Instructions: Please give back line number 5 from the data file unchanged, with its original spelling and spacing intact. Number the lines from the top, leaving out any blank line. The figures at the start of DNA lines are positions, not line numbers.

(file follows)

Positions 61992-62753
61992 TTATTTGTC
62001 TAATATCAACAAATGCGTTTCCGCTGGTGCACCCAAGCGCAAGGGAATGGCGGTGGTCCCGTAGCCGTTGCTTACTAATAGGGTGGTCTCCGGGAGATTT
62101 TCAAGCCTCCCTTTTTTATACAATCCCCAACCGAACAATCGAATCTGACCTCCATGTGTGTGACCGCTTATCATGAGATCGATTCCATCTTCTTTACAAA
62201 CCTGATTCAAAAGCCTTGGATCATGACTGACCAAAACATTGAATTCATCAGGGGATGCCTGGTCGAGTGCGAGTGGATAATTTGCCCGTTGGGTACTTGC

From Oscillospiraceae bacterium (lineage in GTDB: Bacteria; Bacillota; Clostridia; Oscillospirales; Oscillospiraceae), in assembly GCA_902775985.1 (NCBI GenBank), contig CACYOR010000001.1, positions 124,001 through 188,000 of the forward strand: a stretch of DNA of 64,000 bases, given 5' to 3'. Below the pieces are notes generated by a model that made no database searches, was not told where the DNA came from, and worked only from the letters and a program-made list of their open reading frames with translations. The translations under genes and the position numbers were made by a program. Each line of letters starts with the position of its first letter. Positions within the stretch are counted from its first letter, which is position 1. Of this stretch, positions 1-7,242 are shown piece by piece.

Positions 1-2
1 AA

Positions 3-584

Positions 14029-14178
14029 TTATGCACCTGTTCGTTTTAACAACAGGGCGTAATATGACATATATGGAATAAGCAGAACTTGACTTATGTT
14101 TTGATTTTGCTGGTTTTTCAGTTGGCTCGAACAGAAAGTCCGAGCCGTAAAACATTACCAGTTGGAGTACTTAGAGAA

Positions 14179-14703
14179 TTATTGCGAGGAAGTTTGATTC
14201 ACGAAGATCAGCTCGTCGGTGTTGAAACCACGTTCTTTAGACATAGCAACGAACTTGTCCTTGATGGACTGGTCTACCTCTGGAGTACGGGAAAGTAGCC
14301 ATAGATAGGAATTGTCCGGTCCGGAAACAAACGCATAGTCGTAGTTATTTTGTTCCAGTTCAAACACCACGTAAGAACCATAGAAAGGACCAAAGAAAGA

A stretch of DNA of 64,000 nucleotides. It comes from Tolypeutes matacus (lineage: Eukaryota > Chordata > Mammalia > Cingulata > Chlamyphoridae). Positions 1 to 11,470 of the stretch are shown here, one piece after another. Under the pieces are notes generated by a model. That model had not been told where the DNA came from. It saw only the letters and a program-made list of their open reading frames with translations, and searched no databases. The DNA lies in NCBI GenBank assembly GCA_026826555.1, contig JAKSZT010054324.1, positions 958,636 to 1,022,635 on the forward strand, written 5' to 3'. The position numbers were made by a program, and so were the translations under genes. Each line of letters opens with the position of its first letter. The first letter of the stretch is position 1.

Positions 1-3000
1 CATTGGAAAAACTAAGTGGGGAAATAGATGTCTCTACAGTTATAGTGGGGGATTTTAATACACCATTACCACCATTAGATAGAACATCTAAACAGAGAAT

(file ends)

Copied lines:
62201 CCTGATTCAAAAGCCTTGGATCATGACTGACCAAAACATTGAATTCATCAGGGGATGCCTGGTCGAGTGCGAGTGGATAATTTGCCCGTTGGGTACTTGC